Notice that v v w (4)( 15) ( 3)( 20) (0)(2) ( 2)( 15) (2)( 20) (5)(2)


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1 The Cross Product When discussing the dot product, we showed how two vectors can be combined to get a number. Here, we shall see another way of combining vectors, this time resulting in a vector. This operation is called the cross product. The cross product of two vectors v and w is a third vector which is perpendicular to both v and w. Unlike the dot product (which is defined for any dimension of the vector), the cross product is only defined for threedimensional vectors. The cross product is more easily remembered in terms of a linear algebra result, as the determinant of a 3 μ 3 matrix. Cross Product Let v v1iv2j v3k and w w1iw2j w3k. The cross product of v and w, denoted by v μ w, is a vector given by i j k vw v v v ( v w v w ) i ( v w vw ) j( vw v w ) k w w w Example 1: Compute v μ w if v 4i3j0k and w 2i2j 5k. Verify that v μ w is perpendicular to both v and w. Solution: v μ w = [( 3)(5) (0)(2)]i + [(0)( 2) (4)(5)]j + [(4)(2) ( 3)( 2)]k = 15i 20j + 2k. Notice that vvw (4)( 15) ( 3)( 20) (0)(2) (2)( 15) (2)( 20) (5)(2) w v w and And so, we see that both v and w are perpendicular to v μ w. Similar to the case of the dot product, there is a nice geometrical interpretation of the cross product, this time in terms of areas of parallelograms. To that end, we make the following claim. 1
2 Cross Product (Geometrical Interpretation) Suppose q is the angle between the vectors v and w (so 0 q p). Then we have that Area of parallelogram vw v w sin determined by v and w To see why the first equality is true, we work through a bit of algebra ( vw 2 3 vw 3 2) ( vw 3 1 vw 1 3) ( vw 1 2 vw 2 1) vw vw 2vvwwvw vw 2vvwwvw vw 2vvwwvw ( v v v )( w w w ) ( vw v w v w ) v w vw 2 2 v w v w v v w w 1cos sin cos 2 Taking the square root of both sides, we have that used the fact that since 0 q p, sin(q) 0. vw v w sin, where we To see why the second equality is true, we recall that the area of a parallelogram is given by A = bh, where b is the length of the base and h is the height. w wsinq q v Figure 1: A Parallelogram In Figure 1, notice that the base, b, is given by v and the height, h, is given by w sin(q). Thus, the area of the parallelogram is given by v w sin. 2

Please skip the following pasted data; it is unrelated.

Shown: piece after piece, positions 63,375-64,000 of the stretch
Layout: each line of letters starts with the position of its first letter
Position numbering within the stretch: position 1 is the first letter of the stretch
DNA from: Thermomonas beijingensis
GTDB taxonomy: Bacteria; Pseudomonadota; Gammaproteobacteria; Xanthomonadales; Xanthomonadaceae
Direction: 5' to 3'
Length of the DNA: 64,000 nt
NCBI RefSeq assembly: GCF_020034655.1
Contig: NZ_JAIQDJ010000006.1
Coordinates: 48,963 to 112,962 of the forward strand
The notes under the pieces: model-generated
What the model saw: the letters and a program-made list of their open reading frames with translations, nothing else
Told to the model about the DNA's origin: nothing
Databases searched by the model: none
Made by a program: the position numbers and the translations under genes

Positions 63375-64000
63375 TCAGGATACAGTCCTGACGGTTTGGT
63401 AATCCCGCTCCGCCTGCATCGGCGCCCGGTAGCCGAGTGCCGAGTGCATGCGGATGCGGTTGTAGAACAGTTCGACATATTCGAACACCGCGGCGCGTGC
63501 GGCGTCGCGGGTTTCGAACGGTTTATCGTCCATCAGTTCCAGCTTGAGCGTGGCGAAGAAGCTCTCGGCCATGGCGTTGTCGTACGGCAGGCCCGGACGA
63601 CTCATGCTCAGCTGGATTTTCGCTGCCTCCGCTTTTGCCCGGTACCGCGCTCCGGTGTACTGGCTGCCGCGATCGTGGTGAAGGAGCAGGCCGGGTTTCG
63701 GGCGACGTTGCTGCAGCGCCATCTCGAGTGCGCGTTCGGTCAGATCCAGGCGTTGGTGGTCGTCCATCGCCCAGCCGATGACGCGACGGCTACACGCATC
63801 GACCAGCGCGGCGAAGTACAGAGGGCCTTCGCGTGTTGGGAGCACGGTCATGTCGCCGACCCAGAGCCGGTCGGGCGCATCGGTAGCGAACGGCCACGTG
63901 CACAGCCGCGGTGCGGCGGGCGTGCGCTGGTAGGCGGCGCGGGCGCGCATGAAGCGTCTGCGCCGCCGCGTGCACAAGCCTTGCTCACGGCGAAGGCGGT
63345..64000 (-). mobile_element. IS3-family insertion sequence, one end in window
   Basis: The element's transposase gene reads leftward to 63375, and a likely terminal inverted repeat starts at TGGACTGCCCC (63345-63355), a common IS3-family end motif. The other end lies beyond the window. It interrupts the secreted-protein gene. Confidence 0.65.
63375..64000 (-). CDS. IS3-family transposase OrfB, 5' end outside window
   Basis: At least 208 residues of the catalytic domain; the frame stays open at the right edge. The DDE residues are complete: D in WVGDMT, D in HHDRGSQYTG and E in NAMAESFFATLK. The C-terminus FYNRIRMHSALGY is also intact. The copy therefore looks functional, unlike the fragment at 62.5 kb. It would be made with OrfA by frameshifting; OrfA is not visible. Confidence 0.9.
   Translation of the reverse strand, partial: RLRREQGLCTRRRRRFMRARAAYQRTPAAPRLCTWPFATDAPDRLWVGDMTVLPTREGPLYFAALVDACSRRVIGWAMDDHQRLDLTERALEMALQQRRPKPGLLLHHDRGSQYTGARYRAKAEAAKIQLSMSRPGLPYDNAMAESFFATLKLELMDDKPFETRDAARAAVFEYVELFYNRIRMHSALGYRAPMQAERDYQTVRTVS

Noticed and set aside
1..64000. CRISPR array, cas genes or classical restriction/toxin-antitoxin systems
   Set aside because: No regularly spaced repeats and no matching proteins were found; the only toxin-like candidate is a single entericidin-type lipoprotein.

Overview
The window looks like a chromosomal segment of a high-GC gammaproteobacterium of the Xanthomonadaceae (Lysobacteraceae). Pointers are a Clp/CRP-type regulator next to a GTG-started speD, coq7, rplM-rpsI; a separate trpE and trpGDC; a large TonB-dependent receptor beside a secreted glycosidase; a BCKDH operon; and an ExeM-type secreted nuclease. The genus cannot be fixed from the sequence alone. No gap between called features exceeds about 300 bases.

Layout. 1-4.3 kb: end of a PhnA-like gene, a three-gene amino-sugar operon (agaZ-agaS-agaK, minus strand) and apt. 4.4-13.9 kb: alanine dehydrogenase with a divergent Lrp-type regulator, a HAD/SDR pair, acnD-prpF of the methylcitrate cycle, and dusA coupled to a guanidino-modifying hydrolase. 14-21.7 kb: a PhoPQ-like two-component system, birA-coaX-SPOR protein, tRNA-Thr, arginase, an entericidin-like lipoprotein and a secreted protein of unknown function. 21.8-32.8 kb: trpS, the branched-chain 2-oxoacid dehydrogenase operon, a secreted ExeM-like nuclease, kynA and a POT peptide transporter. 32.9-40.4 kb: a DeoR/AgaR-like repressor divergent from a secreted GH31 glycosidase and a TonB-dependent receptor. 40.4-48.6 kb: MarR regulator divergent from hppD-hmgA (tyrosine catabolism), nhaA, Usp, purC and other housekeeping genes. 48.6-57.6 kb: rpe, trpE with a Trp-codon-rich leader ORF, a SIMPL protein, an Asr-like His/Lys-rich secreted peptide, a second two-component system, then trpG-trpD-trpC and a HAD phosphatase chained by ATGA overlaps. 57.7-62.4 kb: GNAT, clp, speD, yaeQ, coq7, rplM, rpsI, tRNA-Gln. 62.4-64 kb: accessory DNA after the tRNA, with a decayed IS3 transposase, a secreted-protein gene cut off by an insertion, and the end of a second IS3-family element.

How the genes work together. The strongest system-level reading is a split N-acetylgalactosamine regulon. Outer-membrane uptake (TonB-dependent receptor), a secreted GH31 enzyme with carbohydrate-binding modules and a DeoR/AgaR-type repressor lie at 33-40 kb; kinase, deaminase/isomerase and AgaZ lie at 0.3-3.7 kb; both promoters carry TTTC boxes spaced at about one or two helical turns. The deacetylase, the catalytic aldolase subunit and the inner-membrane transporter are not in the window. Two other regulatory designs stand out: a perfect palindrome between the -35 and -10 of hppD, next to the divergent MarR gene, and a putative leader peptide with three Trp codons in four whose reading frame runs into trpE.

3 Since we have that vw v w sin, we have another way to determine if two vectors are parallel. (Recall, the first way was to determine if the entries were all scaled by the same amount.) That is, two vectors are parallel if and only if q = 0 or q = p. In both instances, we have that sin(q) = 0, so we have that v μ w = 0. Said another way, we have that v μ w = 0. Determining if Two Vectors are Parallel or Perpendicular Suppose q is the angle between the (nonzero) vectors v and w. Then we have that and v and w are parallel if and only if v μ w = 0 v and w are perpendicular if and only if vw = 0 Since the area of the triangle formed by the vectors v and w is precisely half of the area of the parallelogram, we have the following formula. Area of the Triangle Formed by v and w Suppose q is the angle between the vectors v and w (so 0 q p). Then we have that The area of triangle 1 1 v w sin vw formed by v and w 2 2 Example 2: Find the area of the triangle formed by the vectors v = i + 0j + 0k and w = 0i + j + 0k. Solution: This forms a triangle with base 1 and height 1 in the first quadrant, so its area is 1/2. We can verify that with the formulas, though. v μ w = [(0)(0) (0)(1)]i + [(0)(0) (1)(0)]j + [(1)(1) (0)(0)]k = k. From that, we see that v μ w = k = 1, and thus the area of the triangle formed by the two vectors is indeed equal to 1/2. 3